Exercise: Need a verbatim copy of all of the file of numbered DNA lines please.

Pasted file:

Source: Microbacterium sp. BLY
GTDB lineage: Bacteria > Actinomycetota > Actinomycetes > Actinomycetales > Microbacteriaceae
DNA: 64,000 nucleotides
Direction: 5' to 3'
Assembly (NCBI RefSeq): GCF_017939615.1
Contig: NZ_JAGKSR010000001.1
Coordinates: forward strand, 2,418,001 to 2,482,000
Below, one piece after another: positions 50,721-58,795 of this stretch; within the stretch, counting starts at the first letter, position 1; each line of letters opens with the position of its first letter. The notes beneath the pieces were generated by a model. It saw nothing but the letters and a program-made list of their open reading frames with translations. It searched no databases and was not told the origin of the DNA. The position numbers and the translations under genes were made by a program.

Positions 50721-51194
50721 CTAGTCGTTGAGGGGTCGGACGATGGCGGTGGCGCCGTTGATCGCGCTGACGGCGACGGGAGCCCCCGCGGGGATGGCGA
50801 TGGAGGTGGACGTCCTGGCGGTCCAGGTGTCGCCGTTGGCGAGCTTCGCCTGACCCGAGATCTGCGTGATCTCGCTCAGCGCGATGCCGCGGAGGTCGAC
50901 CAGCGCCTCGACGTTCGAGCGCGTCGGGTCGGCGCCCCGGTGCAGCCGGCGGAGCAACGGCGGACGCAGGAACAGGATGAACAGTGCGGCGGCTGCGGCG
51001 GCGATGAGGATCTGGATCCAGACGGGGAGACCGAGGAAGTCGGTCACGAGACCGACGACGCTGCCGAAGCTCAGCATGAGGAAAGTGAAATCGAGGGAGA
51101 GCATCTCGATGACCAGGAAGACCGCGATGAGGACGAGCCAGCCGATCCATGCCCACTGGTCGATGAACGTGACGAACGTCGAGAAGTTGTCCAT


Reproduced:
Source: Microbacterium sp. BLY
GTDB lineage: Bacteria > Actinomycetota > Actinomycetes > Actinomycetales > Microbacteriaceae
DNA: 64,000 nucleotides
Direction: 5' to 3'
Assembly (NCBI RefSeq): GCF_017939615.1
Contig: NZ_JAGKSR010000001.1
Coordinates: forward strand, 2,418,001 to 2,482,000
Below, one piece after another: positions 50,721-58,795 of this stretch; within the stretch, counting starts at the first letter, position 1; each line of letters opens with the position of its first letter. The notes beneath the pieces were generated by a model. It saw nothing but the letters and a program-made list of their open reading frames with translations. It searched no databases and was not told the origin of the DNA. The position numbers and the translations under genes were made by a program.

Positions 50721-51194
50721 CTAGTCGTTGAGGGGTCGGACGATGGCGGTGGCGCCGTTGATCGCGCTGACGGCGACGGGAGCCCCCGCGGGGATGGCGA
50801 TGGAGGTGGACGTCCTGGCGGTCCAGGTGTCGCCGTTGGCGAGCTTCGCCTGACCCGAGATCTGCGTGATCTCGCTCAGCGCGATGCCGCGGAGGTCGAC
50901 CAGCGCCTCGACGTTCGAGCGCGTCGGGTCGGCGCCCCGGTGCAGCCGGCGGAGCAACGGCGGACGCAGGAACAGGATGAACAGTGCGGCGGCTGCGGCG
51001 GCGATGAGGATCTGGATCCAGACGGGGAGACCGAGGAAGTCGGTCACGAGACCGACGACGCTGCCGAAGCTCAGCATGAGGAAAGTGAAATCGAGGGAGA
51101 GCATCTCGATGACCAGGAAGACCGCGATGAGGACGAGCCAGCCGATCCATGCCCACTGGTCGATGAACGTGACGAACGTCGAGAAGTTGTCCAT